For Organic pesticide levels, USDA organic regulation allows for pesticide/herbicide residue due to cross contamination up to 5% of the EPA tolerance for each pesticide on the specific product.
Some testing results will indicate pesticide residues for which EPA has not established a tolerance, and the FDA has not established an action level. Therefore, the USDA Organic limit defaults is 0.01 parts per million (ppm); however (and this is contradicting) the FDA level defaults to 0.00.
“FDA considers samples that contain pesticide residues for which no tolerances have been established by EPA to be in violation of the Federal Food, Drug, and Cosmetic Act. FDA uses this information to develop compliance activities, such as conducting targeted testing or implementing Import Alerts to flag future shipments for closer scrutiny.”
Another caveat, chia seeds may not be considered “oilseeds” with regards to pesticide tolerances established by the EPA. I’ve been in contact with the EPA to establish with commodity grouping chia falls under. This is their reply as of June 2018: “The good news is that we are going to add chia seed to the cereal grain group, which is currently crop group 15 in 40 CFR 180.41. The bad news is that it will be a few years before that is implemented through rulemaking to revise 40 CFR 180.41. The crop group expert is currently working on all of the changes to the cereal grain group, which has to go through an internal approval process. Then it has to be included in a proposed regulation and a final regulation. We are currently working on Phases 5 and 6 of the crop group rule changes; the cereal grain group is likely to be in Phase 7.”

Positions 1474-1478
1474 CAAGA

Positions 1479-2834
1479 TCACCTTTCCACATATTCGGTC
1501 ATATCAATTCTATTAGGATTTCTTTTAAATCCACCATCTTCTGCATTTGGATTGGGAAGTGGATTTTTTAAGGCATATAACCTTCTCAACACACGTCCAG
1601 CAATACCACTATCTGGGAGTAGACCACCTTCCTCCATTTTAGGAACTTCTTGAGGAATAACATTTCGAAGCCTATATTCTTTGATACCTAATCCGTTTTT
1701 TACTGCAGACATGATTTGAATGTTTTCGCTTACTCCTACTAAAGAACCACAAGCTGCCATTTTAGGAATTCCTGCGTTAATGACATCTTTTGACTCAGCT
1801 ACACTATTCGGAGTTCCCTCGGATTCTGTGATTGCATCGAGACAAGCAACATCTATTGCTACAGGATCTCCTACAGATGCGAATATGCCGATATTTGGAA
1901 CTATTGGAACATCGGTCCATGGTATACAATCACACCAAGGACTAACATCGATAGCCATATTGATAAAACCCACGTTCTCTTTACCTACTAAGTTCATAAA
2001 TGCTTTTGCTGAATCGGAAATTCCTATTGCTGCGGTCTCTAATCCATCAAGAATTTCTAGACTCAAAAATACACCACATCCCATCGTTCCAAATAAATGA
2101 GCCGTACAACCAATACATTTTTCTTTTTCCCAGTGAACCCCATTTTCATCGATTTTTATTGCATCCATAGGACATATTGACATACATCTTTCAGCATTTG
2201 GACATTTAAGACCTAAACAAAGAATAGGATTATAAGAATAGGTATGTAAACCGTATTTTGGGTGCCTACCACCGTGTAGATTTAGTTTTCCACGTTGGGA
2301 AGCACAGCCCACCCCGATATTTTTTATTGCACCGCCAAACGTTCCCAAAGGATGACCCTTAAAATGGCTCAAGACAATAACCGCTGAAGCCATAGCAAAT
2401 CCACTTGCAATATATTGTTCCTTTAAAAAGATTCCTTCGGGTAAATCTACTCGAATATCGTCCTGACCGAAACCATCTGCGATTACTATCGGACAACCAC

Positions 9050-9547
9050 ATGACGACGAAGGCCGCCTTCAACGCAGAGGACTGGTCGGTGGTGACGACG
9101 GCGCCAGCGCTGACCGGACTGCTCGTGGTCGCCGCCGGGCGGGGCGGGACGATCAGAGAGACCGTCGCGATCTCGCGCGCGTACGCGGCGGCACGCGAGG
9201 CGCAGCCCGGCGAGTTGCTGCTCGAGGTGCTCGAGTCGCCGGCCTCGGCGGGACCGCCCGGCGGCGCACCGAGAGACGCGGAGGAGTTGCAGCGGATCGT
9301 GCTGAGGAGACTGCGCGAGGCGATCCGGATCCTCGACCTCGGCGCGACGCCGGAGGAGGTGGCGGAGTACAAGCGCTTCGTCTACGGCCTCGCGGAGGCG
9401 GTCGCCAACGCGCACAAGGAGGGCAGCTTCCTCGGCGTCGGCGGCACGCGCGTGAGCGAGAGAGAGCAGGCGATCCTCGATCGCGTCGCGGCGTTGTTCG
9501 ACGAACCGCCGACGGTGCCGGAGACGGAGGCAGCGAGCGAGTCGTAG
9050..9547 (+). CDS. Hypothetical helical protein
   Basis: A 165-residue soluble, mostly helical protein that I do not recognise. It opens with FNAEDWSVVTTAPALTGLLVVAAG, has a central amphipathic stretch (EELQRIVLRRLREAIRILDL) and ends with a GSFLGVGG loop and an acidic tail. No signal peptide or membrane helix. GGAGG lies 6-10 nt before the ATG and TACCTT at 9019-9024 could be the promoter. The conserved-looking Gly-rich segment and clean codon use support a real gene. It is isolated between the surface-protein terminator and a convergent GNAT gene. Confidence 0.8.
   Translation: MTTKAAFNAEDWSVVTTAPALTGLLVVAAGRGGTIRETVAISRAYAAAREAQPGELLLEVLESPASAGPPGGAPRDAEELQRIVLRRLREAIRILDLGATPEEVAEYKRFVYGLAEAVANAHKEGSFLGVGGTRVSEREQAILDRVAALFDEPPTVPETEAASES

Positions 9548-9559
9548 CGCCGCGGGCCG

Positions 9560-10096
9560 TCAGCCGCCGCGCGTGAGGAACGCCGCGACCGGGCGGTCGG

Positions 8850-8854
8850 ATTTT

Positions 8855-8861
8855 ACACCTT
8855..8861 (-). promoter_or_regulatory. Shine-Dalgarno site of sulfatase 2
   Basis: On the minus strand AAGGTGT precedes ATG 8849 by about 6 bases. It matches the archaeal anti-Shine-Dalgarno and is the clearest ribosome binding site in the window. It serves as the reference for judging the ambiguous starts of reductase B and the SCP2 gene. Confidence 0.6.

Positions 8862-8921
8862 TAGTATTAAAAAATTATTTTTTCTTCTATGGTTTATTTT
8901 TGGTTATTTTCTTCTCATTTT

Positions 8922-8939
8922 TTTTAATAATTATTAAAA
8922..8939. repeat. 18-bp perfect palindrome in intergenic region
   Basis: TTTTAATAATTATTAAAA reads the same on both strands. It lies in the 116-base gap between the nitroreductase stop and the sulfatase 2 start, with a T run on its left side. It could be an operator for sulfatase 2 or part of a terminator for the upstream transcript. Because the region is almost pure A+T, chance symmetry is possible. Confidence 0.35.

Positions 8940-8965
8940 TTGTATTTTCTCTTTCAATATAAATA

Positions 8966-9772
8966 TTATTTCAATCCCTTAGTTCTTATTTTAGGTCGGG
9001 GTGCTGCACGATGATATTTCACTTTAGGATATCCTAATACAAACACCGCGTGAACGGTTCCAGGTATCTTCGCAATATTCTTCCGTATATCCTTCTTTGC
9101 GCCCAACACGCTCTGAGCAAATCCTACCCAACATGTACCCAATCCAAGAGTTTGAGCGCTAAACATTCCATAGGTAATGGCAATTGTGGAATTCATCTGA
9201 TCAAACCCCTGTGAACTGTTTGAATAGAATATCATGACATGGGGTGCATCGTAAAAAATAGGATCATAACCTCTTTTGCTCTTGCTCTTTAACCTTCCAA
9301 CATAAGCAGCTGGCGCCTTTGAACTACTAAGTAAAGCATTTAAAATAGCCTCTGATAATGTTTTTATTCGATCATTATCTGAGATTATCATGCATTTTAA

For oilseeds, glyphosate tolerances on conventional is 40 ppm, and therefore, for organic, the tolerance is 2 ppm. Diquat isn’t listed for oilseeds, and therefore the tolerance is 0 ppm. Other pesticides/herbicides can be searched using the link above.
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In summary, things are confusing, the government agencies are contradicting (according to what I’ve researched), and there is still gray area with regards to ‘chia seeds’ specifically.
“FDA considers samples that contain pesticide residues for which no tolerances have been established by EPA to be in violation of the Federal Food, Drug, and Cosmetic Act. FDA uses this information to develop compliance activities, such as conducting targeted testing or implementing Import Alerts to flag future shipments for closer scrutiny. “
You can check pesticide tolerance levels using the instructions on our previous post.
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